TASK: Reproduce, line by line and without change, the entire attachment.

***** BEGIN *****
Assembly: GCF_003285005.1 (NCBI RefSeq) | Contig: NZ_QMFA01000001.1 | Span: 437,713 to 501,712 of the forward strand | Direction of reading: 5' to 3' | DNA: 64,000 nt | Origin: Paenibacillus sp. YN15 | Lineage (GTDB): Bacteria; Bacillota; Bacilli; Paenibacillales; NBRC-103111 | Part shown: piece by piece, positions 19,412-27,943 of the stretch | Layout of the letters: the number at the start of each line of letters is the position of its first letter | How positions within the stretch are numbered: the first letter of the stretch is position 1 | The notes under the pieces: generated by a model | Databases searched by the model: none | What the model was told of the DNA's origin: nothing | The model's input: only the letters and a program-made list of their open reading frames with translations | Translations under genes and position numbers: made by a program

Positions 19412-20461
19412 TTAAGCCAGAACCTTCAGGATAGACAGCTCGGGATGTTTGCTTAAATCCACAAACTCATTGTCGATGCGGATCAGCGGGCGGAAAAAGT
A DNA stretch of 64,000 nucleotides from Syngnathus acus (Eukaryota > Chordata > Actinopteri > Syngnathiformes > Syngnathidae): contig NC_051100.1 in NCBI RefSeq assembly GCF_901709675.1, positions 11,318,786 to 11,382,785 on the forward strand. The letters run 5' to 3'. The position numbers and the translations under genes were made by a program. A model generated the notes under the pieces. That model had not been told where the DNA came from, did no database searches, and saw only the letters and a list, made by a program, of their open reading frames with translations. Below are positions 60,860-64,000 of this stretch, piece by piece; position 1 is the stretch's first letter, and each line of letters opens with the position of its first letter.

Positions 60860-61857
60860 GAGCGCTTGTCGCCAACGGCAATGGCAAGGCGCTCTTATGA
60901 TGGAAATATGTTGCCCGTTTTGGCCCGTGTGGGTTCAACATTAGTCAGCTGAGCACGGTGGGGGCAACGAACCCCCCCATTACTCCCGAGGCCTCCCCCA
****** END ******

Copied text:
Assembly: GCF_003285005.1 (NCBI RefSeq) | Contig: NZ_QMFA01000001.1 | Span: 437,713 to 501,712 of the forward strand | Direction of reading: 5' to 3' | DNA: 64,000 nt | Origin: Paenibacillus sp. YN15 | Lineage (GTDB): Bacteria; Bacillota; Bacilli; Paenibacillales; NBRC-103111 | Part shown: piece by piece, positions 19,412-27,943 of the stretch | Layout of the letters: the number at the start of each line of letters is the position of its first letter | How positions within the stretch are numbered: the first letter of the stretch is position 1 | The notes under the pieces: generated by a model | Databases searched by the model: none | What the model was told of the DNA's origin: nothing | The model's input: only the letters and a program-made list of their open reading frames with translations | Translations under genes and position numbers: made by a program

Positions 19412-20461
19412 TTAAGCCAGAACCTTCAGGATAGACAGCTCGGGATGTTTGCTTAAATCCACAAACTCATTGTCGATGCGGATCAGCGGGCGGAAAAAGT
A DNA stretch of 64,000 nucleotides from Syngnathus acus (Eukaryota > Chordata > Actinopteri > Syngnathiformes > Syngnathidae): contig NC_051100.1 in NCBI RefSeq assembly GCF_901709675.1, positions 11,318,786 to 11,382,785 on the forward strand. The letters run 5' to 3'. The position numbers and the translations under genes were made by a program. A model generated the notes under the pieces. That model had not been told where the DNA came from, did no database searches, and saw only the letters and a list, made by a program, of their open reading frames with translations. Below are positions 60,860-64,000 of this stretch, piece by piece; position 1 is the stretch's first letter, and each line of letters opens with the position of its first letter.

Positions 60860-61857
60860 GAGCGCTTGTCGCCAACGGCAATGGCAAGGCGCTCTTATGA
60901 TGGAAATATGTTGCCCGTTTTGGCCCGTGTGGGTTCAACATTAGTCAGCTGAGCACGGTGGGGGCAACGAACCCCCCCATTACTCCCGAGGCCTCCCCCA